Local quartet Hotel St. George hit a home run when they entered a song into a Spin/EA Sports contest. The winner of the contest would have their song used in the baseball video game MLB 2K10, which was released at the beginning of this month. The band’s singer-guitarist Matt Binder noticed the contest on Spin.com.

“We didn’t hear anything from them for a very long time, so we figured that they weren’t interested,” Binder explained. “Then months later, they told us that we were a finalist, and then months after that we were told that we’d won. Mainly, we are psyched because we are on the same soundtrack as Iggy Pop, Phoenix, Pearl Jam, and a bunch of other rad bands.”

The band got paid for their song, though Binder assumes that they “probably didn’t make as much money as Pearl Jam.” In the end, he was happy to have his band’s name on the same box as them, though he was a bit bummed that there was no release party for the game.

“I’m a huge baseball fan and would have loved to party with Chase Utley and Shane Victorino. But since that didn’t happen, maybe it will open the doors for something else cool to happen. Who knows?”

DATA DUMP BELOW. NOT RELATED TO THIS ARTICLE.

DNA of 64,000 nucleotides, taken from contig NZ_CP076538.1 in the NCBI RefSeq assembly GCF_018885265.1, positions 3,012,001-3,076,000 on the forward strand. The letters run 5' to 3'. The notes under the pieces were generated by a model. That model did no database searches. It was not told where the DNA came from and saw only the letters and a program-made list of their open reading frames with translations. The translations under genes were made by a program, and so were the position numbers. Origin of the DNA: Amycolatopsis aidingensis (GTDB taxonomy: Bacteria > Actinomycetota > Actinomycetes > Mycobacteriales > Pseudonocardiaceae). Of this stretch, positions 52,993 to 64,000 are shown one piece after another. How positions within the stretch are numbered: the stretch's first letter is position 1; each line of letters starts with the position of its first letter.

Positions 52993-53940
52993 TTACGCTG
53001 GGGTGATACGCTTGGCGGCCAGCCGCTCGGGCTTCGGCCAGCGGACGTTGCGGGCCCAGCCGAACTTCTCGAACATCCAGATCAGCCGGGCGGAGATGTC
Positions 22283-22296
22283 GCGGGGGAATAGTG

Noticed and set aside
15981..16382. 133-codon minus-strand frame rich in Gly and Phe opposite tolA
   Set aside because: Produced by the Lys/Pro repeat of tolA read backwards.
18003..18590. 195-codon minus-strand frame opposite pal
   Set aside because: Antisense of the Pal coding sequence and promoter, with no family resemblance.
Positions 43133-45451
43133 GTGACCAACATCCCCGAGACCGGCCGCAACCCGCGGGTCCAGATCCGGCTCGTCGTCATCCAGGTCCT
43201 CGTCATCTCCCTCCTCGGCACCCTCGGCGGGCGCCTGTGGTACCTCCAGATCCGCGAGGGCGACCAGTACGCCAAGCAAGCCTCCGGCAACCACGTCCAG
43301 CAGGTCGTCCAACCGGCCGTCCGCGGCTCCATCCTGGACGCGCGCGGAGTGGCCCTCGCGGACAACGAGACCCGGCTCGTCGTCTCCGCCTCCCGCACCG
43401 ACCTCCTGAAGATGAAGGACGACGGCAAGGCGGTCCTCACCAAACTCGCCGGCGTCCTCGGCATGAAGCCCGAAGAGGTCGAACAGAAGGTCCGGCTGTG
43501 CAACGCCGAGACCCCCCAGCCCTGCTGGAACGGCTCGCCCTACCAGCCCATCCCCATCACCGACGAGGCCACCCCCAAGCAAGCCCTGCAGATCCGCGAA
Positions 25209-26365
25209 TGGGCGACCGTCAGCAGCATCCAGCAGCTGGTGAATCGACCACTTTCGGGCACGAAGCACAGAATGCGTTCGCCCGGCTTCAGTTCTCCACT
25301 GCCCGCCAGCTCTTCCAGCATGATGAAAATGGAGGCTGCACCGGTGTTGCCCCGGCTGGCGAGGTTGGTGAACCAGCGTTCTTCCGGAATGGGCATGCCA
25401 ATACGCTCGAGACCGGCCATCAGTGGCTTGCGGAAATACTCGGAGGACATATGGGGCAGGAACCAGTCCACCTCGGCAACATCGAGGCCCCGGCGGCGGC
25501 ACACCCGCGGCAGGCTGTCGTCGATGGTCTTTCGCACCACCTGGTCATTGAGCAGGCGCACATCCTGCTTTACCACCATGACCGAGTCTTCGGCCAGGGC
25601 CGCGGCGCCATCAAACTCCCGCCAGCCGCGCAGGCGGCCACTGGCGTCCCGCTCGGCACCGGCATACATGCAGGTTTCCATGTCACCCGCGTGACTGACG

One local band that would know is Transfer. The group utilized a friend of a friend who worked in the Sony gaming department to get their song “Smoke of the Crowd” into PlayStation’s MLB 2006. It was Transfer’s initial experience venturing into these waters.

“It was the first time we had been approached for a sync license and we didn’t have representation at the time, so we had to negotiate for ourselves,” Transfer singer-guitarist Matthew Molarius explained. “That being said, it didn’t have a profound effect on the band’s lifestyle, per se, but it did offer us an education and a glimpse into the world of licensing intellectual-property rights. It’s a great way for bands to earn money, especially in this day…when people can pretty much get music for free online.”

Molarius went on to start the publishing company Obscure Magpie Music after this outing. He feels it is always best to have any contract or license reviewed by representation, such as a lawyer or a publishing administrator.

“Then you stand to at least maintain a dialogue and make a little scratch for all the hard work,” he said.

Someone who could have used this advice was Frank Thaheld, whose band Campaign for Quiet got their song “Sugarbomb” onto the SBK-07 Superbike World Championship soundtrack.

“Your initial thought is that this is gonna put us in other people’s eyes. Kids are gonna be at home playing it and they’re gonna go, ‘Who’s that band?’ and they’re gonna wanna research it and find us. I think [gamers] enjoy music while they are playing the game, but I don’t think they seek to find other material by the artist. When you’re playing a game, your hands are on it and the song is in your head, but your other brain functions are working, and my guess is you don’t absorb [the song] that much.”

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